Gavin Reid, 28, is up against Olympic Champion Giles Scott and Round the Island record breaker Brian Thompson - and is the only amateur sailor to make the shortlist of the main Yachtsman of the Year prize.
He and his Mission Performance crew were competing in Race 6 of the 14-stage Clipper 2015-16 Race, from Hobart to the Whitsundays, Australia, when an SOS was picked up from a yacht which had a crewman stuck at the top of the mast.
Mission Performance was the nearest to the stricken vessel and Skipper Greg Miller and his crew immediately abandoned their Clipper Race campaign to assist.
Gavin, who was born deaf in both ears and had zero sailing experience prior to signing up for the 41,000 nautical-mile Clipper Race, had quickly developed into a watch leader on board.
He volunteered to swim from the Clipper 70 to the other yacht where he found four of the crew onboard incapacitated and unable to help their crewmate who had been tangled in halyards at the top of the mast for several hours.
Using the one remaining staysail halyard, Gavin - who played for Scotland’s international deaf rugby team - was able to hoist himself two thirds of the way up the swinging mast, then climbed the rest of the way hand-over-hand to reach the crewman, untangle the lines and help to lower him down safely.
Mission Peformance then returned to the Clipper Race and were provided redress points for the incident before completing the remaining nine races of the circumnavigation.
On arrival back to London in July this year Gavin was awarded the race’s Henri Lloyd Seamanship Award.
Gavin, who spent the majority of his teenage years in Scotland while his father travelled with the Armed Forces, has now been nominated for the YJA’s Yachtsman of the Year Award and also Young Yachtsman of the Year.
He told Scotland on Sunday: “To be nominated is awesome. Travelling around the world was an absolutely brilliant experience.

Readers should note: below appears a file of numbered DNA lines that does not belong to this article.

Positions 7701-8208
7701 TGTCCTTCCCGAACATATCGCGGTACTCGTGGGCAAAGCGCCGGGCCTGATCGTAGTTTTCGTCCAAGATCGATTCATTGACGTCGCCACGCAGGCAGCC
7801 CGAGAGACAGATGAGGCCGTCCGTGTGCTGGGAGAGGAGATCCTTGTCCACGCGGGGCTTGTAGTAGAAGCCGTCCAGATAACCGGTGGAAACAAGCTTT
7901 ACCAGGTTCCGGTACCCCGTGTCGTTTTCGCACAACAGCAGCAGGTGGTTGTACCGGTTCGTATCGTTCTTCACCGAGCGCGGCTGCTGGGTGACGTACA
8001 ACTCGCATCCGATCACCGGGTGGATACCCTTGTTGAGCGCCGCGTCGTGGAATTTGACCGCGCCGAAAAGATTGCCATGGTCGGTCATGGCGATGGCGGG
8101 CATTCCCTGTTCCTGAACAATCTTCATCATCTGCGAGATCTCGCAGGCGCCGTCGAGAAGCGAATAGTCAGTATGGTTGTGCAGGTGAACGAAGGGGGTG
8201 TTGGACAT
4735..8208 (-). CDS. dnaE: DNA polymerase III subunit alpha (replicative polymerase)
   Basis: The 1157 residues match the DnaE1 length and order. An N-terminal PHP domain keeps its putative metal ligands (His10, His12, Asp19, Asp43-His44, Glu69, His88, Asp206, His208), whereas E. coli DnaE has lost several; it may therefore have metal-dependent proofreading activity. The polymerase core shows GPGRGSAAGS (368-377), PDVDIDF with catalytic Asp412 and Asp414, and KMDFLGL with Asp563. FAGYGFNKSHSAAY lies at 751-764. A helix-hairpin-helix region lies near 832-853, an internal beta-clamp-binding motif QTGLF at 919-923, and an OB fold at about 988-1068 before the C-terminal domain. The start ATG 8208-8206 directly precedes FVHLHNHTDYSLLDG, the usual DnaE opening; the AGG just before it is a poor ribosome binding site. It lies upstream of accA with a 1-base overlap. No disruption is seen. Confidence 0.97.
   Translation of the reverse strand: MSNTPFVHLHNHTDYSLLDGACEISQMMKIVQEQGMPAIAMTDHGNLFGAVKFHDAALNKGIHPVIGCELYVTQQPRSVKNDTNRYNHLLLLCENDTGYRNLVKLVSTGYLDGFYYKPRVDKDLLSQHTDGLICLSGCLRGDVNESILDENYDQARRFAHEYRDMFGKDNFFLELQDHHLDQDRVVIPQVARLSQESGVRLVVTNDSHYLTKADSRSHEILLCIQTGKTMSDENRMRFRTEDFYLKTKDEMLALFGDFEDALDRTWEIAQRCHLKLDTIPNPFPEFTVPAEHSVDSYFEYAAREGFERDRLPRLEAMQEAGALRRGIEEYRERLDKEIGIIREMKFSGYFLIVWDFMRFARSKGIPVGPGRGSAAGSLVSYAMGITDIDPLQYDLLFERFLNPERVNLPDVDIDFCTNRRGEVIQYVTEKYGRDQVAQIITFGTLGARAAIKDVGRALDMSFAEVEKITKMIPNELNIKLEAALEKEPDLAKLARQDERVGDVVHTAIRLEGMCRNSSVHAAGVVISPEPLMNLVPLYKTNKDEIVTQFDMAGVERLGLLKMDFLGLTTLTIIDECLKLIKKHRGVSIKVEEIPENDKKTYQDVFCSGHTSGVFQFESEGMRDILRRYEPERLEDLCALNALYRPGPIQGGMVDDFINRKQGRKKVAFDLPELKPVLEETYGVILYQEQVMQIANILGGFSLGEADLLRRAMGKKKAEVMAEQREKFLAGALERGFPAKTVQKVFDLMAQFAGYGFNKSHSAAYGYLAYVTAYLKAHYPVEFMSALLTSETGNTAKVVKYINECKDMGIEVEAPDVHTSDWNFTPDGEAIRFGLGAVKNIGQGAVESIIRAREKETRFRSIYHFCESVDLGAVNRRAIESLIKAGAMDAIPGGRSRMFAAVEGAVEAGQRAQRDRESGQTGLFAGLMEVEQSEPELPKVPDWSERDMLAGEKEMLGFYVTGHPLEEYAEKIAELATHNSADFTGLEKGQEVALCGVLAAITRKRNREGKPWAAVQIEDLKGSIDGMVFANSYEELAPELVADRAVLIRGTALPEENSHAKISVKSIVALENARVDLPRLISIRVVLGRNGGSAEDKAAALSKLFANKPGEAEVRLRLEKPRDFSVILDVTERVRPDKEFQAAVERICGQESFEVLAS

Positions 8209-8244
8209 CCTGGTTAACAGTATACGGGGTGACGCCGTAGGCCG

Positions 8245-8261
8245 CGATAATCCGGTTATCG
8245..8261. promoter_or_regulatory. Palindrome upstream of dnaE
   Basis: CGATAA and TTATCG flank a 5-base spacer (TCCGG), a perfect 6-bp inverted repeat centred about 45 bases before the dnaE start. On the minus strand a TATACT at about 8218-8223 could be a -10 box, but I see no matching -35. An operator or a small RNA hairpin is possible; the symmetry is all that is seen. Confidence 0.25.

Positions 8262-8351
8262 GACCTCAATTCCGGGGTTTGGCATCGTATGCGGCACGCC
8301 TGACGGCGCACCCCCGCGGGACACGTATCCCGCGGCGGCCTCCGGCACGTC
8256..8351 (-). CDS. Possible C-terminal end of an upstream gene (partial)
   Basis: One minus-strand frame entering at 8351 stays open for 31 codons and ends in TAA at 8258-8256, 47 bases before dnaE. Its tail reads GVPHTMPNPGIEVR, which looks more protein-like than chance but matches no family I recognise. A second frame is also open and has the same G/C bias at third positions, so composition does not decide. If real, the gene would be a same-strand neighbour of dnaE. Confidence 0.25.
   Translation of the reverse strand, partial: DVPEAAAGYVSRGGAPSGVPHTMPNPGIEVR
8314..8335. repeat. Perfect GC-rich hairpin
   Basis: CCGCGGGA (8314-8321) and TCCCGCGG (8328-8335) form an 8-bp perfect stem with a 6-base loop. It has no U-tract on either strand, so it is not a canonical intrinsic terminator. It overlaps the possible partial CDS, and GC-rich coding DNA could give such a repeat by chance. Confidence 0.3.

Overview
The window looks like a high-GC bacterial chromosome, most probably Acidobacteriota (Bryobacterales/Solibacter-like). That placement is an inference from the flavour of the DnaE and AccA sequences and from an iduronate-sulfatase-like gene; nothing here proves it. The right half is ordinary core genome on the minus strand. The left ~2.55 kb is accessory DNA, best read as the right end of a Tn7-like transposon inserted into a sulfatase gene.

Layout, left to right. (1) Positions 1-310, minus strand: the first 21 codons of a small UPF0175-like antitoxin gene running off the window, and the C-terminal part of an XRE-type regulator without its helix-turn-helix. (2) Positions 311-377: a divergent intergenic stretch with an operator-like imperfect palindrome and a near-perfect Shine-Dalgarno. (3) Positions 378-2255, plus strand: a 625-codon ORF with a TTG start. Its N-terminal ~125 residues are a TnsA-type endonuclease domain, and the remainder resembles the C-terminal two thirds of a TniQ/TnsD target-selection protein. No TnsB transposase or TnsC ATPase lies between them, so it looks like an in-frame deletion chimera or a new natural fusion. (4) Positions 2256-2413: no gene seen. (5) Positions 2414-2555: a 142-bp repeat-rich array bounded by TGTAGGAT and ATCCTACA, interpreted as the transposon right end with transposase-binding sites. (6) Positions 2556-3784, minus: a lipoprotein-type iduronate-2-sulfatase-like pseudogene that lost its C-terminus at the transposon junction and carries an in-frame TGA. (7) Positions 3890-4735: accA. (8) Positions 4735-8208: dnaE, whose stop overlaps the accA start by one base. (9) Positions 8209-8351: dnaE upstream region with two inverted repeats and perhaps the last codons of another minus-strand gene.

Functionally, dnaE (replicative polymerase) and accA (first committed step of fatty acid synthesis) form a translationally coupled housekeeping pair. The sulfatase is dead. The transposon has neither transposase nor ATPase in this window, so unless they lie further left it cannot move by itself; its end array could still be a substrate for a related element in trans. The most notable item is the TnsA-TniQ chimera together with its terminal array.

“It is a real honour to have made the final three alongside such titans of the sport as Brian Thompson and Giles Scott, and also to be nominated for the Young Sailor of the Year Award.
“I am overwhelmed by the amount of praise I have received for taking part in the rescue, though to me it pales in comparison to the achievements in yachting that others have accomplished over the year.
“I’m proud of my actions off the coast of Australia but I mostly appreciate the support that was provided by my crew mates on board Mission Performance. I look forward to meeting the other finalists and celebrating excellency in the sport.”
Gavin has always been a world traveller as his Scottish-born father, former Colonel Alistair Reid, served in the Army, taking the family to numerous countries, including America, Kuwait, Germany and Northern Ireland.
The modest, unassuming team player he attended Marchiston Castle School, Edinburgh, during his teens and went on to represent Scotland’s Deaf Rugby team against England and Wales.
Gavin said: “We spent my teenage years in Scotland, between 12 and 18, and I consider myself Scottish. Although I was born in England, my dad is Scottish and I always felt Scottish while at school in Edinburgh.”
He added: “I’ve been hearing impaired since I was born so it’s been a challenge all of my life.